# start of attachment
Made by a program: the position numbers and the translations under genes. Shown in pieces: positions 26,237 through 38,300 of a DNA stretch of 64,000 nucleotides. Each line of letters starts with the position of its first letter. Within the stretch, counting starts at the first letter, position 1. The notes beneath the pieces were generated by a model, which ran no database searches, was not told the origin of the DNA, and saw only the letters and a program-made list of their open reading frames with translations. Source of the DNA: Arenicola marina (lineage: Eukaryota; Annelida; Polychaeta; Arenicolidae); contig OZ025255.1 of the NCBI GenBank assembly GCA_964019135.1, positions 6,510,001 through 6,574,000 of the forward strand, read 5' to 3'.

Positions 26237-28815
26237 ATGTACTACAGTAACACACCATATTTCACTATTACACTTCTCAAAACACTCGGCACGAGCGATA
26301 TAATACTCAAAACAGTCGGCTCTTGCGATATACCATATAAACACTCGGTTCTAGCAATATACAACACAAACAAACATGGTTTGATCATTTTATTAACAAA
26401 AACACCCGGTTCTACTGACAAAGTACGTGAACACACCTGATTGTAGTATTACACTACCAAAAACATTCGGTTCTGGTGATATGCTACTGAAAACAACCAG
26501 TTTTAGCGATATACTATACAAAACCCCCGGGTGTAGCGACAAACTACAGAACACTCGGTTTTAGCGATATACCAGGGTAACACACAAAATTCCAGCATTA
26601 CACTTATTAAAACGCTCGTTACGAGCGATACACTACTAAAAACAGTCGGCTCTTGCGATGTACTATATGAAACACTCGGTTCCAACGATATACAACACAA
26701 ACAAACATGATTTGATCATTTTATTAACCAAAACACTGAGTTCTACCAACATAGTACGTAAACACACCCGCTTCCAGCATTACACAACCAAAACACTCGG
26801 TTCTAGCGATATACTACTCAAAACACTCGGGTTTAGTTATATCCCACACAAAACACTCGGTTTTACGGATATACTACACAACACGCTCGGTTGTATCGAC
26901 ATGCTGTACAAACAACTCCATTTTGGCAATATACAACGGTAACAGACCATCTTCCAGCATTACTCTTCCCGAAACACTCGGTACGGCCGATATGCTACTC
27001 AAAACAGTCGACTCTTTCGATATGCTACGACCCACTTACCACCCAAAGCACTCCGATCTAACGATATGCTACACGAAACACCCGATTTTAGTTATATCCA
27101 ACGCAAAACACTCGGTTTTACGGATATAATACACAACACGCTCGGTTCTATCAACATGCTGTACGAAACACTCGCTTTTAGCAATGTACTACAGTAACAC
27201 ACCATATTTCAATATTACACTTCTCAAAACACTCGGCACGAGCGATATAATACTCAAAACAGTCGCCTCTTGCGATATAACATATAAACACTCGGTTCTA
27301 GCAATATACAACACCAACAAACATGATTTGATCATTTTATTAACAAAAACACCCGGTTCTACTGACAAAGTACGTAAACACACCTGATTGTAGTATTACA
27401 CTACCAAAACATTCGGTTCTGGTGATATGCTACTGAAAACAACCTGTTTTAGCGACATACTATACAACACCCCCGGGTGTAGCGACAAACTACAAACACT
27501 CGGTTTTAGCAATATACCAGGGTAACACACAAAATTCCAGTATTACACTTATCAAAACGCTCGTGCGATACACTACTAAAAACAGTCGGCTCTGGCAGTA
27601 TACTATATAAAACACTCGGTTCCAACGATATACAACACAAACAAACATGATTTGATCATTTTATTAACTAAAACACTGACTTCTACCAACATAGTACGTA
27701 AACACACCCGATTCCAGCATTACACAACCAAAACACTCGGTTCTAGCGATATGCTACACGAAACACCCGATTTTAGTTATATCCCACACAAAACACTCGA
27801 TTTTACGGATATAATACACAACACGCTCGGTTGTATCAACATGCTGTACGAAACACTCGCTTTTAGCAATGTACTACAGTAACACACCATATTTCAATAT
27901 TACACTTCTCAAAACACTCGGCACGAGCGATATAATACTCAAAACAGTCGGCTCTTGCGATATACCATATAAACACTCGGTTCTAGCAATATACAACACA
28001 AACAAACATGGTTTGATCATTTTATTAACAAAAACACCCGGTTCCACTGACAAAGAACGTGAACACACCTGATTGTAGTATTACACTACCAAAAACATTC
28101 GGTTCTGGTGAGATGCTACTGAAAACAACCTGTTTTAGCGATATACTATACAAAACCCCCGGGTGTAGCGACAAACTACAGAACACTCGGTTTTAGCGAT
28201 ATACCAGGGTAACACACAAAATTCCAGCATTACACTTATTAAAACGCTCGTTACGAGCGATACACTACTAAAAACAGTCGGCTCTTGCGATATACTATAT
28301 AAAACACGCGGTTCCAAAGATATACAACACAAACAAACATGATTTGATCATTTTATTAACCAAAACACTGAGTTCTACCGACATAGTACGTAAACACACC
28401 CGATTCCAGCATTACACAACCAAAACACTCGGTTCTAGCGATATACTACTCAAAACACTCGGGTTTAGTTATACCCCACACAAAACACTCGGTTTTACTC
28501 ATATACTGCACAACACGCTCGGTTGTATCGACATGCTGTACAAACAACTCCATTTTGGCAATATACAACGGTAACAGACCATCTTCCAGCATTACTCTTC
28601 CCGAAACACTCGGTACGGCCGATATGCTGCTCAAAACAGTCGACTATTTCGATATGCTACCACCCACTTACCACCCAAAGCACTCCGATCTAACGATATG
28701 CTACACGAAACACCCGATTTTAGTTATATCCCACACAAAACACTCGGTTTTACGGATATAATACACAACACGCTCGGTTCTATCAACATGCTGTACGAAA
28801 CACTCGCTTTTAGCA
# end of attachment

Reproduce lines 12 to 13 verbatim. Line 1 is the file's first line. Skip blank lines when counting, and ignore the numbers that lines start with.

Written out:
27101 ACGCAAAACACTCGGTTTTACGGATATAATACACAACACGCTCGGTTCTATCAACATGCTGTACGAAACACTCGCTTTTAGCAATGTACTACAGTAACAC
27201 ACCATATTTCAATATTACACTTCTCAAAACACTCGGCACGAGCGATATAATACTCAAAACAGTCGCCTCTTGCGATATAACATATAAACACTCGGTTCTA